I had notions of getting this post up BEFORE the end of the year, so it was all legitimate that I made my self appointed goal by the self appointed deadline. But, I have to confess that I took a real mental break from all things related to work over this holiday. I spent time reading adult novels! My favorite has been Johnathan Franzen’s Freedom– deserving of all the hype for sure. And watching lots of movies. And reading magazines. It’s been divine.
But to cap off the quest to read 52 childrens books in 2010, I did make the goal with these books rounding out the year:
#48 American Born Chinese by Gene Luen Yang
Surely this should be required reading for our Middle School students- it’s a masterful graphic novel that intertwines three stories about a boy’s struggle to find his identity between his Chinese heritage and his American upbringing.
#49 Words of Stone by Kevin Henkes
Kevin Henkes can write more than just cute picture books. The main character, Blaze, is traumatized by the death of his mother. He engages in certain rituals every year to mark her death. This summer, a new neighbor moves in and mysterious things begin to happen, which ultimately leads to Blaze learning about friendships, family, and finding some inner peace.
#50 Toys Go Out by Emily Jenkins
In the tradition of The Velveteen Rabbit, Toys Go Out tells the story of three beloved toys from their own perspective. I read this charming book to J and E. They were rapt throughout, and looking forward to the sequel Toy Dance Party.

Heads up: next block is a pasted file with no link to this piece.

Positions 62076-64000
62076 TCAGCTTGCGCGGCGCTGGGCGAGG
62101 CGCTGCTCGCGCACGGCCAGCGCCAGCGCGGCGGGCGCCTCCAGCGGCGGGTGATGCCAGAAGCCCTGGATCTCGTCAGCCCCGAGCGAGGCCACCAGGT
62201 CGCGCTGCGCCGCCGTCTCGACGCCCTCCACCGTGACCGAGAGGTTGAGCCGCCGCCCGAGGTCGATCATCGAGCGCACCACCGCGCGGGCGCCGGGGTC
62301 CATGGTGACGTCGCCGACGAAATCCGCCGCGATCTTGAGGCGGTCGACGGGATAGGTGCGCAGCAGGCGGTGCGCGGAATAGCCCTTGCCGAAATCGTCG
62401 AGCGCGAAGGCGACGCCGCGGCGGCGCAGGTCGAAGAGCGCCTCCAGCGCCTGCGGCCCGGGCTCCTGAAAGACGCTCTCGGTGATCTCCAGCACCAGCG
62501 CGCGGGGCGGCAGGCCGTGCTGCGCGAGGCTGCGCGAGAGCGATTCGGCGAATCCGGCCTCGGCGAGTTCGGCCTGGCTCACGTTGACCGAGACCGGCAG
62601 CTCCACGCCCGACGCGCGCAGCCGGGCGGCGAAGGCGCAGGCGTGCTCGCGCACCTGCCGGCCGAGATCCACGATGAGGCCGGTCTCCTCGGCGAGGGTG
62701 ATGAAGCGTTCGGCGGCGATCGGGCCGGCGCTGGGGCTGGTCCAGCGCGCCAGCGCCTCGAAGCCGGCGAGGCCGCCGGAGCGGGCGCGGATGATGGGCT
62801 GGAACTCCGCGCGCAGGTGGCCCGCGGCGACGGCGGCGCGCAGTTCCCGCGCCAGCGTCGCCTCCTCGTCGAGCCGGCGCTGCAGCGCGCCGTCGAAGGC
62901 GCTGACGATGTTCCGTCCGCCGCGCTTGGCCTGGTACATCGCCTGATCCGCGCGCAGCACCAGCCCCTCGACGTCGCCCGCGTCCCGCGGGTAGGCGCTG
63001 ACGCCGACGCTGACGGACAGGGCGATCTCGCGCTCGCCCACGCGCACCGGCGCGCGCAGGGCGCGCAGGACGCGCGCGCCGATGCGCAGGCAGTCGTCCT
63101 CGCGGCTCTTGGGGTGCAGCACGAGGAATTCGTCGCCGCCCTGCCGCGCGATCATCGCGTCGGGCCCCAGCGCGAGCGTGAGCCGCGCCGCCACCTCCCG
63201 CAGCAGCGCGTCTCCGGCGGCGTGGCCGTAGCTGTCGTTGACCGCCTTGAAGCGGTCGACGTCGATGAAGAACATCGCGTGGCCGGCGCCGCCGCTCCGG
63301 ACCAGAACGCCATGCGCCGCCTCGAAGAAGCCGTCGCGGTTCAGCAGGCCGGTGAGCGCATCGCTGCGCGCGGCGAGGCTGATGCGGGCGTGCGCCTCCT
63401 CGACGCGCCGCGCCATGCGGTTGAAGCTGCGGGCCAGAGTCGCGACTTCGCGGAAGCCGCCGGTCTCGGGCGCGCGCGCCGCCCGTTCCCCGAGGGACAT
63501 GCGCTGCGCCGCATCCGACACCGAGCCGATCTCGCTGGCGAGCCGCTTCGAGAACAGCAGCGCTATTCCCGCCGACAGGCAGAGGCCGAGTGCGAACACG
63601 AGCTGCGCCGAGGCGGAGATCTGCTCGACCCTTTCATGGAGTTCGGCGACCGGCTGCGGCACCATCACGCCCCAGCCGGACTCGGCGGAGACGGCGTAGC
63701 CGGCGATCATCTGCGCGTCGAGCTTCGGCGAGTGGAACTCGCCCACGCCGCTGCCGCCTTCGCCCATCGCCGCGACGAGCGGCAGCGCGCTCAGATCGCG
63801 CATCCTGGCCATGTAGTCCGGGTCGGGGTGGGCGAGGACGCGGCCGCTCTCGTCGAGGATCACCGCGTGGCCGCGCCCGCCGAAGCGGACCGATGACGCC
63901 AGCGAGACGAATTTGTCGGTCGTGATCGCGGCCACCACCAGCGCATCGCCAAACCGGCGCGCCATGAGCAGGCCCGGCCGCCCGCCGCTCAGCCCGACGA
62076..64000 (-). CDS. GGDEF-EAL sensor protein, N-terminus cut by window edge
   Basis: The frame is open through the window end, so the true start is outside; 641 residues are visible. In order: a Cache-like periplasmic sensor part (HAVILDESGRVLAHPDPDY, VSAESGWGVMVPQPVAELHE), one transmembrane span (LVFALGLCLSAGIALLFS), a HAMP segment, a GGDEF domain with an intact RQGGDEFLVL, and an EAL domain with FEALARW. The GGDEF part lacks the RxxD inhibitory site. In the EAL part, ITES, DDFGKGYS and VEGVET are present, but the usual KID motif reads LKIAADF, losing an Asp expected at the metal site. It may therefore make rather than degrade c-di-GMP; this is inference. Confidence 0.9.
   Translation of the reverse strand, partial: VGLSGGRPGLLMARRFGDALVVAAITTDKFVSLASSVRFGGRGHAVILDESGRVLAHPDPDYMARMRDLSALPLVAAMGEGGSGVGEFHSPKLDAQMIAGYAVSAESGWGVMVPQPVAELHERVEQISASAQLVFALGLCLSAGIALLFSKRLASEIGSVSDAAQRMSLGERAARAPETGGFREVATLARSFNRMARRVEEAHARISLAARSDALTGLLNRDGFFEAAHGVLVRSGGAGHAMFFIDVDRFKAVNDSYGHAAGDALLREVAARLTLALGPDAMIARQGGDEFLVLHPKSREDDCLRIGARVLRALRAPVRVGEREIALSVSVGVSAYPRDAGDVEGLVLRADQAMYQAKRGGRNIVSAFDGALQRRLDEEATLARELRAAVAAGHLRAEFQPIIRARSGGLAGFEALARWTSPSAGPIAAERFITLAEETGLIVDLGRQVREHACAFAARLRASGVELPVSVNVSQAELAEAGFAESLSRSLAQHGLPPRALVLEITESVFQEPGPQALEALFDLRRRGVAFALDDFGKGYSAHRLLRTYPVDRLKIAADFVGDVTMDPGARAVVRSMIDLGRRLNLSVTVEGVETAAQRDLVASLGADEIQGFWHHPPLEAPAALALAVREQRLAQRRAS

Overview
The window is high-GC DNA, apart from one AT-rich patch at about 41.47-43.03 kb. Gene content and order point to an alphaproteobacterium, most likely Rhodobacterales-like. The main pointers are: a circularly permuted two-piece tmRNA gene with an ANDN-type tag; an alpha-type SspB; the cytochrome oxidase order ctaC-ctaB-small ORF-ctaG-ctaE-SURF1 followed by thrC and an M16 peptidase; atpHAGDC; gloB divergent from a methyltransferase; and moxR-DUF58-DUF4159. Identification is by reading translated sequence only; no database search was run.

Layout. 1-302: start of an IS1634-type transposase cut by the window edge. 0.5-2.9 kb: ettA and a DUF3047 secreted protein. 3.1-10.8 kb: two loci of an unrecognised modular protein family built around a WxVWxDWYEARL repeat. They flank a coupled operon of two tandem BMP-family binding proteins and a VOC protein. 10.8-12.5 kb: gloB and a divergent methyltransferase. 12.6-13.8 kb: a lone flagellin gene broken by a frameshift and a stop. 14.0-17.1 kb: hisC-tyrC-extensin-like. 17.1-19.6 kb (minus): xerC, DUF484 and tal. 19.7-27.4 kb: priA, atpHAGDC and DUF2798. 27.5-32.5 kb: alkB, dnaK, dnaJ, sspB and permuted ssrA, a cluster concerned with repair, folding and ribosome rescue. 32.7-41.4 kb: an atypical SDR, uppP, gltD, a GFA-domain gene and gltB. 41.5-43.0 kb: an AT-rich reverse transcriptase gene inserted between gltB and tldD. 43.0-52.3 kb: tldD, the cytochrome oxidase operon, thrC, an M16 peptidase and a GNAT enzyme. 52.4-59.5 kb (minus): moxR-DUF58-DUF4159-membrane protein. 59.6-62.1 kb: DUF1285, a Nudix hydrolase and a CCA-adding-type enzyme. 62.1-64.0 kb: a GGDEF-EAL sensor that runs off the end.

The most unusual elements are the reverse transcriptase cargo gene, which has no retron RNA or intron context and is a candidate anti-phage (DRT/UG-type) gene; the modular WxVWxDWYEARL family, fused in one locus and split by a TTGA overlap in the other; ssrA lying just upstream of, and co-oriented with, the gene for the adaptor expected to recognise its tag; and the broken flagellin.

#51 The Dreamer by Pam Munoz Ryan
It’s a dreamy, poetic fictional biography based on the life of Pablo Neruda. Barb M. suggested this book and thinks it may be a contender for the Newbery (announced on January 10th this year). It’s as much as I will ever read about Neruda (he had an tough childhood, which seems to be a prerequisite for genius to emerge), and Sis’ images lent the book a puzzle like quality that kept me reading and re-reading.
#52 Waiting for Normal by Leslie Connor
It’s a pity that the last book of the year was one that, one month later, I can’t remember well at all. It slid off me like a fried egg off a well seasoned cast iron pan. It was a sad book, about a girl who was raising herself because her mother was a total looser. It saddens me to read this kind of book. Maybe that’s why I forgot it as soon as I closed it.
I had notions of how to celebrate achieving my goal: collecting all the books in a stack and taking a picture of them, ranking them, choosing favorites or least favorites, signing a big movie deal for having a transformative experience ala Julie and Julia.
Alas, that’s all more than I am willing to make happen, or that’s probable. So, I will leave it at this: the resolution was good. It helped me keep up with my kid-lit reading. I’m signing on for another 52 for 2011.
Happy New Year!